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Introduction and Motivation

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Quick tour of Python

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Why use Python?

The Python ecosystem provides a single environment that is sufficient for the vast majority of astronomical analysis. It does so on several levels:

  • Clean and powerful language designed by people who highly value elegance.
  • Strong set of 3rd party analysis tools that are professionally and actively developed.
  • Robust methods for binding with C, C++ and FORTRAN libraries (speed, legacy)
  • Standard library support for web, GUI, databases, process management, etc.
  • Very active developer community

==> Easy for astronomers (or children) but with virtually no limits for gurus. <==

Freedom and commitment


Python and the necessary tools are FREE, as in free beer and Free Open Source Software. IDL and SM are not free. Maybe you don’t care because someone else pays, but perhaps your collaborators don’t want to pay, or you want to run on a personal laptop.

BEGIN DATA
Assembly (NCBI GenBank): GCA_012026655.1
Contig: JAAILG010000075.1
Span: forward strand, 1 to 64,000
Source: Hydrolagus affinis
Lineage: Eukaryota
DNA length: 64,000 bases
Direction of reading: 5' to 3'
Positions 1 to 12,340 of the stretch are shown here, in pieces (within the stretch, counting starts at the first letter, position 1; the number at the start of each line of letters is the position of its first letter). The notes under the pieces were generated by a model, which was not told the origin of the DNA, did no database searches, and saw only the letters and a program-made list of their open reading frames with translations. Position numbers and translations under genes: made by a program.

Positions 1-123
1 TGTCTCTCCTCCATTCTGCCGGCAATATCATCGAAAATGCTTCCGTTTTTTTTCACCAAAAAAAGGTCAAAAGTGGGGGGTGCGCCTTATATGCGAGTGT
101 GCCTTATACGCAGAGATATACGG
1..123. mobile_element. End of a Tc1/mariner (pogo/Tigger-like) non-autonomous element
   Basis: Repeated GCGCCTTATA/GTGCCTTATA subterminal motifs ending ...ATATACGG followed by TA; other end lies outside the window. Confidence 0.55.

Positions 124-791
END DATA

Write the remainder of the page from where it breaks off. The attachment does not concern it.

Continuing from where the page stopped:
Switching from a familiar analysis environment is NOT FREE (hours * dollars/hour * overhead_rate)


If switching, you need to commit to a frustrating 6 months to a year:

  • “Ugh, I could do this so much faster the old way.”
  • “Stupid Python, why isn’t this working?!”
  • “These plots look ugly.”


Using just one scripting language for everything is efficient and saves brain-power for astronomy. Compare to using a mish-mash of IDL, csh, SM, awk to get the job done.

Learning to use Python for astronomy analysis will pay back the time commitment. If you analyze data from Chandra, LOFAR, Fermi, Herschel, HST, JWST, ALMA, EVLA (etc etc) you will likely end up using Python even if you didn’t intend it.

The HIPE (Herschel Interactive Processing Environment) data analysis guide is an example.